In response to the recent coronavirus outbreak (“2019-nCoV”), a wide range of Chinese regulators, including many levels of local governments (down to the neighborhood committee level) and local public security bureaus (“PSBs”), have been actively collecting personal information to monitor and potentially mitigate the spread of the outbreak.  For example, Shenzhen PSB has issued a notice requiring residents or visitors to Shenzhen to scan a QR code to fill in personal information, such as their contact details, addresses, travel information, and health status.  The Shanghai Municipal People’s Government also issued a similar notice requiring residents returning to Shanghai from an out-of-town trip or visitors to report a similar set of personal information.

In practice, numerous additional third party entities, including airports, train stations, employers, and landlords, could engage in collecting extensive personal information from travelers or visitors to a particular location or area, due to their own reporting obligations.  For instance, visitors to office buildings may be obliged to report their health status to the landlord or building management.  Also, employers are required to closely monitor the health status of employees if the employers apply to the local government to re-open their offices or factories.

With the widespread practice of information collection for public health purposes, data breaches and misuse of data become a major concern of the public.  For example, it has been reported that travelers from Wuhan to other cities within China have been victims of data breaches after submitting their personal information to transportation entities and local regulators.  A document entitled “List of Individuals Returning to Ningdu From Wuhan” was leaked to various WeChat groups in January 2020 and contained the personal information, including telephone numbers, national identification numbers, and home addresses, of approximately four to five hundred data subjects.  Similar incidents happened across China and the sources of the leaks remain uncertain.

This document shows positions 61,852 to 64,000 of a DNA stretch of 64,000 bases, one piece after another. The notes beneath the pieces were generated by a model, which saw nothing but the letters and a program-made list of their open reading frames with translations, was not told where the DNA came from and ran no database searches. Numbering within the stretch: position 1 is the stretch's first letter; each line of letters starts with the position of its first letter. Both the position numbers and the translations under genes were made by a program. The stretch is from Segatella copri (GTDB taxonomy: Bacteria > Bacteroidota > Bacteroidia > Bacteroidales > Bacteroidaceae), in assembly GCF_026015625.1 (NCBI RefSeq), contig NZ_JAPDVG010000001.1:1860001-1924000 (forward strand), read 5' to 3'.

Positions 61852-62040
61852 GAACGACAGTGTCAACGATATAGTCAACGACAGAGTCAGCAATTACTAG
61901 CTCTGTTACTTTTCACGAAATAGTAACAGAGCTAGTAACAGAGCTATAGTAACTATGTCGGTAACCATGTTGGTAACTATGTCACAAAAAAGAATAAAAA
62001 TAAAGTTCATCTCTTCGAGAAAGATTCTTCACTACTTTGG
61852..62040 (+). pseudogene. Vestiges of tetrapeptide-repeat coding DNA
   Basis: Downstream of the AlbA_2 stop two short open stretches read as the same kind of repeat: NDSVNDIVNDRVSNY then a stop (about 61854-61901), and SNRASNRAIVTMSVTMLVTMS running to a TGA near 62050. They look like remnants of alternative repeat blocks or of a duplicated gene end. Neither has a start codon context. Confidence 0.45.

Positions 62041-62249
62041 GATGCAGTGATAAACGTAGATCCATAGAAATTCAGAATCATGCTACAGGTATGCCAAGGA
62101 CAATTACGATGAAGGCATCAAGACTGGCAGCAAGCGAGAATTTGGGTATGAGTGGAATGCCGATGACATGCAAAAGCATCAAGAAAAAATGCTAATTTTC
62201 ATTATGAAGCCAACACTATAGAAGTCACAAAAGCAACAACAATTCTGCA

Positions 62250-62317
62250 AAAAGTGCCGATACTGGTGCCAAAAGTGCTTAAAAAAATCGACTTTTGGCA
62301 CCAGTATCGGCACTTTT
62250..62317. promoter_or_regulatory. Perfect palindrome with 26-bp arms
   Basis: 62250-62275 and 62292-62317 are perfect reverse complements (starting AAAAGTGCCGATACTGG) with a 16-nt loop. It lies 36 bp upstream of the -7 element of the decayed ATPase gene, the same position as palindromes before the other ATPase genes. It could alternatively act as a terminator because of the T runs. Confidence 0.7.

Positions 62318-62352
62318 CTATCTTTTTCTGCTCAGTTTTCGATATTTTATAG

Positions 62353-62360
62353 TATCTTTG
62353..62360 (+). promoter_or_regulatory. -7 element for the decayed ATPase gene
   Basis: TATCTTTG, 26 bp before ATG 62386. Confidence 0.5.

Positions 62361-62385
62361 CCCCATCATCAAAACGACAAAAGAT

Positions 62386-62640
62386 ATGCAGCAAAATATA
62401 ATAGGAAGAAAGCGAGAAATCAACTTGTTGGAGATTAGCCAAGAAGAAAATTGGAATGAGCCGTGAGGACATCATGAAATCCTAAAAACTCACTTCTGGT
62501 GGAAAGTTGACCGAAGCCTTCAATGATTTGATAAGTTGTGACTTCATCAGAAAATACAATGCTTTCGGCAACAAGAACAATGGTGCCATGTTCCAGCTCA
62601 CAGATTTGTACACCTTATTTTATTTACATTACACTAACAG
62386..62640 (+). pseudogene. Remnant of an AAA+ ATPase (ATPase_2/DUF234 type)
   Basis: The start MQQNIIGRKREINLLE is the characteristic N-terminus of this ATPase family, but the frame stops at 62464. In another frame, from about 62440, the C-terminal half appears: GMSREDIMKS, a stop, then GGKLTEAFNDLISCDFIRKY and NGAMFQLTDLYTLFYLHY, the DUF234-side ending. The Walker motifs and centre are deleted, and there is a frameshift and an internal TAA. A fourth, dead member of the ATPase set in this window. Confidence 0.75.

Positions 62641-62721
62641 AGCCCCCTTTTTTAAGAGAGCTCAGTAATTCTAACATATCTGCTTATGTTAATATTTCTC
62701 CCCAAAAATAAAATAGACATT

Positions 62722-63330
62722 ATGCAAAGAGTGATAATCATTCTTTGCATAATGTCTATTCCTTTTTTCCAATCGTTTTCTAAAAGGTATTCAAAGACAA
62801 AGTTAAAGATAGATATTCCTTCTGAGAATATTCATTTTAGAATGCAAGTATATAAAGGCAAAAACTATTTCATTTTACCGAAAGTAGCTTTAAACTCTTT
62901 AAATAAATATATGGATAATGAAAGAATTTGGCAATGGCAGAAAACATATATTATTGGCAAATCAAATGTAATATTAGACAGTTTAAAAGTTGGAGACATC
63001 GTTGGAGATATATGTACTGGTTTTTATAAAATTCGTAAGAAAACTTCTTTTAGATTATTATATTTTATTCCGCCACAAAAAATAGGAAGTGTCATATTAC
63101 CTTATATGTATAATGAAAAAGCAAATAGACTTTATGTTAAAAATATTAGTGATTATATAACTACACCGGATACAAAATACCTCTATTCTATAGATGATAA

To address public concerns about data breaches and prevent further unauthorized use of personal information, the Cyberspace Administration of China (“CAC”) released the Notice on the Protection of Personal Information when Using Big Data for Joint Support and Defense (“2019-nCoV Personal Information Notice”) (an official Chinese version is available here) on February 9, 2020, setting forth a few privacy and cybersecurity principles in connection with the collection, use, and disclosure of personal information for purposes of containing 2019-nCoV:

  • Limiting Entities Authorized to Collect Personal Information for Public Health Purpose

Only entities that are authorized by the National Health Commission in accordance with the Cybersecurity Law, Law on Prevention and Treatment of Infectious Diseases and Regulations on Public Health Emergencies are allowed to legally collect personal information for purposes of containing 2019 n-CoV.  Other entities may not collect personal information without obtaining consent from individuals.

  • Targeted Collection and Principle of Data Minimization